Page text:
It might not be as high profile as the XM/Sirius merger, but the forthcoming auction of the analog TV wireless spectrum may be far more significant for the CE industry.
The FCC is considering taking a very valuable slice of that analog TV spectrum — specifically in the 700MHz band — and putting a number of conditions on its sale that would, it is argued, promote greater competition in wireless services and devices. The move has been promoted by Google, Skype and others and opposed by incumbent wireless carriers.
The fight owes in part to current rules that keep phones “locked” to a specific service provider, who also get to determine what software those devices can run. Skype’s government and regulatory affairs senior director Christopher Libertelli told me that if a consumer were to load Skype onto his/her cellphone, they could be violating a carrier’s terms of service. Such an environment, he argued, inhibited innovation and restricted consumer choice.
(1) Allow any consumer to attach any safe device to their cellphone, and (2) use the applications of their choice and view the content of their choice. (3) Require cellphone providers to disclose, fully, prominently, and in plain English, the following information: Limits on bandwidth usage; Devices that are locked to a single network; and Important limitations placed on features; and (4) reevaluate their “walled garden” approach to application development, and work together to create clear and unified standards to which developers can work.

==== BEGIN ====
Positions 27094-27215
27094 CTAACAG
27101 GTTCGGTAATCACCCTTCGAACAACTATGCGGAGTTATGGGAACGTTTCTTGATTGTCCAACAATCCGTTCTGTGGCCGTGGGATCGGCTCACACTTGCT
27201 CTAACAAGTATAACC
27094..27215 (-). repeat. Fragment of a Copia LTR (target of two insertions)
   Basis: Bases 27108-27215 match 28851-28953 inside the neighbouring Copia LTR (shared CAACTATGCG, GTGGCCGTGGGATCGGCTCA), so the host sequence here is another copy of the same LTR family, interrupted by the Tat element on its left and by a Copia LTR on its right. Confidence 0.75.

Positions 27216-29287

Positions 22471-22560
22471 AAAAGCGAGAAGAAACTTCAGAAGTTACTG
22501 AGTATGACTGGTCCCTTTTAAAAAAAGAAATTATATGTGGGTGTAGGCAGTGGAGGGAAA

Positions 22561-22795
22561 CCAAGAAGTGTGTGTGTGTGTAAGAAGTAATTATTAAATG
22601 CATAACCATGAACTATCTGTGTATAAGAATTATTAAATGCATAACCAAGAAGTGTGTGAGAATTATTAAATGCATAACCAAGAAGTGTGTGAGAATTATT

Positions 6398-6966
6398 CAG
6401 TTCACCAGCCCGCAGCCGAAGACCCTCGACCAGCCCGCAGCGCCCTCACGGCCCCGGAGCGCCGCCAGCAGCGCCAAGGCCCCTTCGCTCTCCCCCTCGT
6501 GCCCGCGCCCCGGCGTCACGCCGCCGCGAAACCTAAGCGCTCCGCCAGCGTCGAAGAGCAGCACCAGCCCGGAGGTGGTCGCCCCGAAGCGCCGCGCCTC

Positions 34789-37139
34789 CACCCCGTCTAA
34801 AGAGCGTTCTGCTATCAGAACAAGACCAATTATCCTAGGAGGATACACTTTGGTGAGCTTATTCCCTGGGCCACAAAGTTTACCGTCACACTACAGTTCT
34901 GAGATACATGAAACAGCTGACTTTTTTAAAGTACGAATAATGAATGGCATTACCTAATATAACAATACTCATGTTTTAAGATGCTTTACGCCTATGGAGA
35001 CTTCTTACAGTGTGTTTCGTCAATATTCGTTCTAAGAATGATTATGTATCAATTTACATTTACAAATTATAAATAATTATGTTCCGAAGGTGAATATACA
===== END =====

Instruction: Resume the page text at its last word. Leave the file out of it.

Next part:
Just as the Carterfone rules opened up the landline phone network to cordless phones, answering machines, caller ID and faxes, advocates of open access on the wireless side say a number of new innovations could be forthcoming, given the right regulatory ground rules.
Timothy Lee, an analyst at the libertarian think tank The Cato Institute, rebutted Wu’s proposals, here. His argument is that, when surveying today’s wireless landscape, there is ample competition and no reason for the government to pour on more regulations. (More Lee commentary can be found here.)
For its part, the wireless industry has been pushing back fiercely against the idea of imposing regulations on the auction. CTIA released a statement warning that the rules would amount to “Silicon Valley Welfare.” Many on the industry side say saddling the spectrum auction with open access regulations will make it less valuable to bidders and actually impede the roll-out of next generation wireless services.
FCC Chairmen Kevin Martin seems to be leaning toward the Skype/Google camp, based on this interview in USA Today. He is circulating draft rules to other FCC members for the spectrum auction, which will reportedly contain some “open access” requirement. The draft could be circulated this week.
No firm date has been announced as to when the FCC will decide the issue, but according to ARS, it needs to be wrapped up before the auction begins in January 2008.